Plant nutrients play a key role in anti aging. Fruit, vegetables, and plant extracts have an array of chemical constituents, called phytochemicals or phytonutrients, that are hugely beneficial to skin health and beauty.
In plants, phytochemicals confer characteristics like color, which can help the plant by providing an attractive beacon to passing bees to help in pollination. Or they offer a protective effect to the plant to prevent insects from harming it, or repel grazing animals. But they have often been found to have benefits for human health when analyzed in laboratories. It is these chemicals in plants that make fruit and vegetables so much more valuable than simply the macro nutrients like vitamin C.
Antioxidants are one class of phytonutrients, though there are many. Antioxidants work by supplying an extra oxygen molecule to those molecules that are missing one, called free radicals. If antioxidants don’t supply the missing oxygen molecule to free radicals, the free radicals will take an oxygen molecule from another compound in the body, making one that was previously healthy and intact itself a free radical. Free radicals are not ‘baddies’, simply unstable chemical molecules, but the effect they have on the body is negative, as they can damage cells. Free radicals are produced as a normal by product of the metabolic processes of our cells, as well as by our immune system as it counteracts the effects of pathogens and the environment.
The trick is to keep the balance in the body where there is enough of a supply of antioxidants to cope with the body’s production of free radicals.
Free radicals affect the skin in three main ways. They can alter the fatty layers in your cellular membranes. These fatty layers provide structure to the cell, and control which nutrients and other agents can pass in and out. They can alter the DNA within cells, which aside from the potential to develop into serious illnesses, can make your skin inclined to wrinkles and sagging before its natural biological time. Altered DNA creates a blueprint for collagen and elastin fibers that don’t function as healthy, normal ones would. And to compound matters, the skin’s pores need healthy collagen and elastin fibers to stay tight and small. So another undesired result is open, large pores.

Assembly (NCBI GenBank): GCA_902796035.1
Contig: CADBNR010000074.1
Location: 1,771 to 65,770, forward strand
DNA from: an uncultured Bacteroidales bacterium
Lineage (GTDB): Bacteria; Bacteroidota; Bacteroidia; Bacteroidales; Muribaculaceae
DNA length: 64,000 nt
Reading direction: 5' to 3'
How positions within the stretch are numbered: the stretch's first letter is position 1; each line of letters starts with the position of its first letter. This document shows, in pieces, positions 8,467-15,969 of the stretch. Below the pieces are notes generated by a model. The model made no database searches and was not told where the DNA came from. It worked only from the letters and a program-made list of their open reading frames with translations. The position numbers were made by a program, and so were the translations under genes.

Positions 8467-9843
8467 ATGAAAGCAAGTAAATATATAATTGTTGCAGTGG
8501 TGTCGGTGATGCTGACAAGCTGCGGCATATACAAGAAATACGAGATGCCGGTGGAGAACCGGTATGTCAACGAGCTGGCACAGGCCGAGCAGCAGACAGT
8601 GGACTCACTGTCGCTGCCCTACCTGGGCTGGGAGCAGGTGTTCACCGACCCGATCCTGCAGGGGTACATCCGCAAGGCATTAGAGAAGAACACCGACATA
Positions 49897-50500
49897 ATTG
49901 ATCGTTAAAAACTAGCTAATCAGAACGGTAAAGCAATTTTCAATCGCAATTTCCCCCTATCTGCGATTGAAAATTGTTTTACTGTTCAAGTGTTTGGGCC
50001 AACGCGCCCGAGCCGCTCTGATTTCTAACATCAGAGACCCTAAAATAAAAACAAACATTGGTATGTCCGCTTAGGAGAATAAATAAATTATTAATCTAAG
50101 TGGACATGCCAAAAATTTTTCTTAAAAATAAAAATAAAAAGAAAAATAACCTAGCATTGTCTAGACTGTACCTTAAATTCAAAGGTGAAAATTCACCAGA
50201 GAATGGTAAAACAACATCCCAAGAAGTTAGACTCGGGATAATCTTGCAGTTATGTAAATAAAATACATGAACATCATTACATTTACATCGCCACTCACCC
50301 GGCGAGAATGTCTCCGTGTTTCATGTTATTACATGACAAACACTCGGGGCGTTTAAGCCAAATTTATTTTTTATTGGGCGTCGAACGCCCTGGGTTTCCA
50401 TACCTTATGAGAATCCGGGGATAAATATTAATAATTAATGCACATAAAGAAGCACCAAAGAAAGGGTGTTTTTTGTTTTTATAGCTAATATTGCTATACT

Free radicals also lead to a process called the cross-linking of collagen fibers. This occurs in the skin’s dermis, as a result of collagen and elastin fibers becoming hard, thick, and then binding together. Cross-linked fibers create wrinkles, skin sag, and cause your regular expression lines to become etched in your face as a permanent fixture. With healthy collagen and elastin fibers these expression lines would simply disappear once you moved your facial muscles in a different way. And enzymes that metabolize collagen are encouraged by free radicals, which, given the importance of collagen in youthful looking skin, is best minimized.
Other phytonutrients in plants that are of importance to skin beauty are carotenoids and flavanoids. Flavanoids are great for the health of blood vessels. They strengthen the capillaries that supply important nutrients to the skin’s cells, as well as supporting cellular membranes. Healthy cell membranes regenerate quickly, and slow the aging process. Carotenoids also strengthen cell membranes. It seems carrots are not just good for eyesight! And flavanoids help reduce inflammation, as well as increasing levels of glutathione, which is an antioxidant.
References: Erica Angyal, Gorgeous Skin In 30 Days (Lothian Books, 2005)